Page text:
There are other benefits too.

Becoming a Mum has likely been the most enormous seismic shift on a personal level. This tiny bundle has rocked your world. When you’re up to your elbows in nappies and playdoh, it’s easy to lose sight of yourself, your worth and your abilities. Returning to work after maternity leave, while it can be daunting at first, can boost your confidence and give you fresh impetus.

It Doesn’t Need to Be the Same

You may be tied into your past employment because of clauses regarding your maternity pay. However, if you’re not, this may be a time to consider whether your old career suits your new role. If not, the later days of maternity leave can be a chance to undertake courses and distance learning to shift your career options on to a different track.

Don’t forget that motherhood itself will have actually accelerated your skills in many different ways. Even the most high-powered board director has unlikely needed the creative problem-solving skills while under extreme tiredness and stress that a new mother has survived.

Time management, people skills and multitasking are all skills which will have been fuelled over the last year.

Mum’s Rights

Lastly, before you start actually preparing for going back to work after maternity leave, make sure that you are fully clued up on your rights. This will make decisions easier.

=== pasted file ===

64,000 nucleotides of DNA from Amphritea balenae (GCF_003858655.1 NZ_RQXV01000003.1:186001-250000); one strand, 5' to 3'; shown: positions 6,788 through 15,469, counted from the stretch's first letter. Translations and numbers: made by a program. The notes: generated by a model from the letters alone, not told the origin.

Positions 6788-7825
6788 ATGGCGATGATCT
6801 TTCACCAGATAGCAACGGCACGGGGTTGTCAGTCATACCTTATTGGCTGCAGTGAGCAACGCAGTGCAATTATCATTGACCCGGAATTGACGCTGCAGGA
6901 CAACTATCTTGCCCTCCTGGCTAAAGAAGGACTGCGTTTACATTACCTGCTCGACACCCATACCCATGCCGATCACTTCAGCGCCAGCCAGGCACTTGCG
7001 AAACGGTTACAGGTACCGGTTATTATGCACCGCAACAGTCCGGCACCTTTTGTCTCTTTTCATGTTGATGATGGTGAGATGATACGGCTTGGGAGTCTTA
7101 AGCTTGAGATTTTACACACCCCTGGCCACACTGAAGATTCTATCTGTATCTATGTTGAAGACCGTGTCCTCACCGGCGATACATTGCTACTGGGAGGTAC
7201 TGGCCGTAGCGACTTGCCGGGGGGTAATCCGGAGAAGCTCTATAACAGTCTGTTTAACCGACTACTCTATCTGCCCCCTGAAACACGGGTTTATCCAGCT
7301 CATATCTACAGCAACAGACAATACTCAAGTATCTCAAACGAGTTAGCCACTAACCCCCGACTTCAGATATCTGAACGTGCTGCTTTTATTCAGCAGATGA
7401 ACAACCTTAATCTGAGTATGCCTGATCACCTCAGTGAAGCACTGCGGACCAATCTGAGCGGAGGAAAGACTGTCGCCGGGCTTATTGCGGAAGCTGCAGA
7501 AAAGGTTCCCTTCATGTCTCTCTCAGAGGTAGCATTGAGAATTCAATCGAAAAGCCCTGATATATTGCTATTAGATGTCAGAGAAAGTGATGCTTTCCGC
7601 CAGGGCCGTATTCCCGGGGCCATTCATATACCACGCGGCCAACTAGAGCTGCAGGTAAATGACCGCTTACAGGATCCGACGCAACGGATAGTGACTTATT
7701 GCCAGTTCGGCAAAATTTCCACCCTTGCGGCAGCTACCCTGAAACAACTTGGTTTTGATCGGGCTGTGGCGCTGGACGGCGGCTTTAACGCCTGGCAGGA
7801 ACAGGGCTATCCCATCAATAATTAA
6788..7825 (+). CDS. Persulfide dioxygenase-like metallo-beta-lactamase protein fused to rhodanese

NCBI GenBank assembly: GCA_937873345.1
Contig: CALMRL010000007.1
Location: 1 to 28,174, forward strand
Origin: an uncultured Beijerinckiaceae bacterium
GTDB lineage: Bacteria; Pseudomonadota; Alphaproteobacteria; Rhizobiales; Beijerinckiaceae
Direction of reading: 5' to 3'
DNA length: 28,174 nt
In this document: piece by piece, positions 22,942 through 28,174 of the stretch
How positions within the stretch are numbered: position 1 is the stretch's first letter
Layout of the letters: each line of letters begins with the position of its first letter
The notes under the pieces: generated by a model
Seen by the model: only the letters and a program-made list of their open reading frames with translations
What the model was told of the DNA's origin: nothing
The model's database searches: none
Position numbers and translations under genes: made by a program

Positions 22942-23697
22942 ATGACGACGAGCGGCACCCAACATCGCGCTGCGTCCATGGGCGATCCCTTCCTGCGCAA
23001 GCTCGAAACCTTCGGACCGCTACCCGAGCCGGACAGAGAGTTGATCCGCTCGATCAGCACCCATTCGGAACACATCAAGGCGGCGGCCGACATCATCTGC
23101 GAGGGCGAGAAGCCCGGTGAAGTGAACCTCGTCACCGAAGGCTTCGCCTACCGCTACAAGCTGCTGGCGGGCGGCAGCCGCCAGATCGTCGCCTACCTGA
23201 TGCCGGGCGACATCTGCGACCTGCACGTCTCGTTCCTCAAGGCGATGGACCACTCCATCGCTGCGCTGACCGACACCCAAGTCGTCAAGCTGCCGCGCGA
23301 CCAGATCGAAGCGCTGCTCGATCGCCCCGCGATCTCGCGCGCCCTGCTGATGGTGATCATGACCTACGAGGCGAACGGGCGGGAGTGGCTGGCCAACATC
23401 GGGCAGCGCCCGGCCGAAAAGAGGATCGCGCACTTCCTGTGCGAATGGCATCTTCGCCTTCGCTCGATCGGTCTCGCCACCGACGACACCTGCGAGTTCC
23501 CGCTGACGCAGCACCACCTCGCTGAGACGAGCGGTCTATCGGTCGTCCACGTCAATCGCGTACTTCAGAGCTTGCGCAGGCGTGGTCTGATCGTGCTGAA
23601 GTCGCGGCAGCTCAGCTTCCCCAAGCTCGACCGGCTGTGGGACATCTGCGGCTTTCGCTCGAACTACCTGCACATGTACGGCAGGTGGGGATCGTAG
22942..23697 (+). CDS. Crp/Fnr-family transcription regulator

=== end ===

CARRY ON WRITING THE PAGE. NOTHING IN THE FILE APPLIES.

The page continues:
The Citizens Advice Bureau gives excellent information here on parental rights at work. Have a read and be sure you know where you stand.

So, how does it all work in practical terms? Read on and work your way through our ‘Going Back to Work after Baby Checklist’ to make sure you’ve got everything covered.

Going Back to Work after Baby Checklist

There is a great deal to consider. Therefore, we’ve broken down our checklist into different categories:

  • Work preparation
  • Childcare preparation
  • Baby preparation
  • Household preparation
  • Your personal preparation

Work Preparation

  • Read your contract, and your employer’s maternity leave policy.
  • Read about your rights as a working mother.
  • Talk to your employer about your return date and hours. This page from CAB will provide you with the dates you need to be aware of. Take advantage of Keeping in Touch (KIT) days where possible.
  • Check your work wardrobe: do you need new items due to changes in your body or breastfeeding?
  • Work out your commuting routine if necessary.
  • Lay out your work outfits to make mornings easier. If you are breastfeeding and concerned about leakage, pack an extra top in your bag for rapid changes if necessary.

Childcare Preparation

  • Arrange regular childcare: grandparents, nurseries, nannies and childminders will be your regular options. Think about which option suits you best in terms of finances, timings and needs. Take your time to ensure your baby has settling in time before you return to work.
  • Practice a ‘normal’ day with drop-offs and pick-ups at the appropriate times, and work out how the routine will work. Remember, your partner will also now be adjusting to a change in their routine too.